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Volatile Organic Compounds (VOCs)

What are they?

Volatile organic compounds (VOCs) are compounds that easily become vapors or gases. 

VOCs are released from burning fuel such as gasoline, wood, coal, or natural gas. They are also released from many consumer products:

  • Cigarettes
  • Solvents
  • Paints and thinners
  • Adhesives
  • Hobby and craft supplies
  • Dry cleaning fluids
  • Glues
  • Wood preservatives
  • Cleaners and disinfectants
  • Moth repellants
  • Air fresheners
  • Building materials and furnishings
  • Copy machines and printers
  • Pesticides

When VOCs combine with nitrogen oxides in the air, they form smog.

See also: Dry Cleaning Gas Station Homes Vehicles and Engines Fuel Industry Air Pollution

Where are Volatile Organic Compounds (VOCs) found?

  • Consumer products – household, building, and hobby products; cigarettes
  • Air – indoors and outdoors: vehicle exhaust, cigarette and secondhand smoke, and emissions from fuels and VOC products

How can I be exposed to Volatile Organic Compounds (VOCs)?

Volatile Organic Compounds (VOCs) commonly enter(s) the body through:

Inhalation (breathing)
  • Breathing vehicle exhaust, fuel emissions, releases from products and processes that contain VOCs, and cigarette and secondhand smoke
Skin contact
  • Touching products that contain and release VOCs

What happens when I am exposed to Volatile Organic Compounds (VOCs)?

Short-term exposure to various VOCs may cause:

  • Irritation of the eyes and respiratory tract
  • Headaches
  • Dizziness
  • Visual disorders
  • Memory problems

Long-term exposure to various VOCs may cause:

  • Irritation of the eyes, nose, and throat
  • Nausea
  • Fatigue
  • Loss of coordination
  • Dizziness
  • Damage to the liver, kidneys, and central nervous system
  • Cancer

Who is at risk for exposure to Volatile Organic Compounds (VOCs)?

  • Consumers
    • Many consumer, building, and craft products release VOCs.
  • Cigarette smokers
    • Cigarette and secondhand smoke contain VOCs.
  • Vulnerable populations
    • People with asthma, young children, and the elderly may be more susceptible to the effects of VOCs.

Reduce your risk

If you think your health has been affected by exposure to VOCs, contact your health care professional. 

Always wash your hands thoroughly after handling chemicals. For poisoning emergencies or questions about possible poisons, please contact your local poison control center at 1-800-222-1222.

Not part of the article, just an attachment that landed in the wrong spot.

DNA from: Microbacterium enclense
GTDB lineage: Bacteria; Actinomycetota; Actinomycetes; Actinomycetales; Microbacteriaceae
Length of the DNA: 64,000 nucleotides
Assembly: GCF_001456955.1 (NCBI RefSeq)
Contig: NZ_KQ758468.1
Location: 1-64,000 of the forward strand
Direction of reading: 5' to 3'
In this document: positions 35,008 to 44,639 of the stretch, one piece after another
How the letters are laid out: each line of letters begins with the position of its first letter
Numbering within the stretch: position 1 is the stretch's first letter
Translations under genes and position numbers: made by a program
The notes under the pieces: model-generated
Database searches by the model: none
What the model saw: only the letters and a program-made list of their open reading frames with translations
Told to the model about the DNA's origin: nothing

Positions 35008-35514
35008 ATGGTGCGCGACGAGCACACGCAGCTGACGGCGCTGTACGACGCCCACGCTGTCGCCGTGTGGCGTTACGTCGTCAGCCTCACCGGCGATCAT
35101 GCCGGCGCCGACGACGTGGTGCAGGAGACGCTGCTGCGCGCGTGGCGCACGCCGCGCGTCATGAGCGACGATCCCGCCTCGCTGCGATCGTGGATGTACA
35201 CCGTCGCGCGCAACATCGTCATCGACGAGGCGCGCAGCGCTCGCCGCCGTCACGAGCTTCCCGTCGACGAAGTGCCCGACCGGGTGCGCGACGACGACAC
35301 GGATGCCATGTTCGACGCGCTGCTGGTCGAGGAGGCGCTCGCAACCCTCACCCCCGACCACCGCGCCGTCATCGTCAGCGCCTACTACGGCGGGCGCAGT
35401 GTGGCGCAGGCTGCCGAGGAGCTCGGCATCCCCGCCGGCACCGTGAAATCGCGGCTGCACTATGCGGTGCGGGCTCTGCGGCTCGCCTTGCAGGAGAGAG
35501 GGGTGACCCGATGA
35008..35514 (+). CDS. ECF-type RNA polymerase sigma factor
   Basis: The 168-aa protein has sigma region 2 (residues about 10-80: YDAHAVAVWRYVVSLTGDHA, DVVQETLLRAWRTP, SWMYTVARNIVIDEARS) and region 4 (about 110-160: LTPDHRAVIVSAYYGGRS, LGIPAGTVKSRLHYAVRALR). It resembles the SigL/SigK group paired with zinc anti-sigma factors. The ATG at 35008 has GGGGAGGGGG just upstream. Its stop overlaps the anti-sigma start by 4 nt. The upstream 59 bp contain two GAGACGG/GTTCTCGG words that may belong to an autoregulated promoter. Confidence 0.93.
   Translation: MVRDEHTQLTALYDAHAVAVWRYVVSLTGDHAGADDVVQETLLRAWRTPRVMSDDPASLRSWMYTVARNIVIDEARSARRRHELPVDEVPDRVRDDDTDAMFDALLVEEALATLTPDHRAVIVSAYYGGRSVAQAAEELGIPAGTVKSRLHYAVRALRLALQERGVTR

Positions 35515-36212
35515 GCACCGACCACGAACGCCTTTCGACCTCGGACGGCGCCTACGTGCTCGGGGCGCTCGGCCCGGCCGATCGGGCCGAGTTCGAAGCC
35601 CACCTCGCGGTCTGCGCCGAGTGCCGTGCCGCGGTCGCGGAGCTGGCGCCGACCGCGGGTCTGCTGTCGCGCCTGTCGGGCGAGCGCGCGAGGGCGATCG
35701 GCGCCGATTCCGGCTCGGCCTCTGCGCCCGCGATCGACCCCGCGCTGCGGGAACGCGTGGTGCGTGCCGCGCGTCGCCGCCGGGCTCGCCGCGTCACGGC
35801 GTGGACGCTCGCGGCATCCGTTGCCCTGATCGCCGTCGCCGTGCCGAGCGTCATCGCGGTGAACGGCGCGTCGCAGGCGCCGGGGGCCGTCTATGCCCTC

• Do you live in an area with a smog problem?
  • Do you use cleaning, painting, or hobby supplies that contain VOCs?
  • Do you dry clean your clothes or use home dry-cleaning products?
  • Do you, or does anyone in your household, smoke tobacco products?
  • Do you use well water?
  • Remove or reduce the number of products in your home that release VOCs.
  • Use proper ventilation when you use VOC-containing products.
  • Store unused chemicals in a garage or shed.
  • Dispose of unused chemicals properly.
  • Use VOC-containing products according to manufacturer’s directions.
  • Use low-VOC paints and furnishings when available.
  • Keep windows and doors open to allow new furnishings to off-gas. Composite wood items contain more VOCs than solid wood items.
  • Air your clothes out when bringing them back from the dry cleaners. Take clothes out of the plastic bag, and open the windows or hang them outside.
  • If you smoke, quit. Avoid secondhand smoke.
  • Routinely test your well water for VOCs. 
  • If your well water has high levels of VOCs, contact your local or state health agency or the Centers for Disease Control and Prevention (CDC) for information on how to reduce your exposure.
  • If your well water contains VOC levels above EPA’s drinking water advisory levels, consider using bottled water for drinking and cooking or install an activated carbon filtration system or reverse osmosis system.
  • Keep VOC products out of the reach of children.
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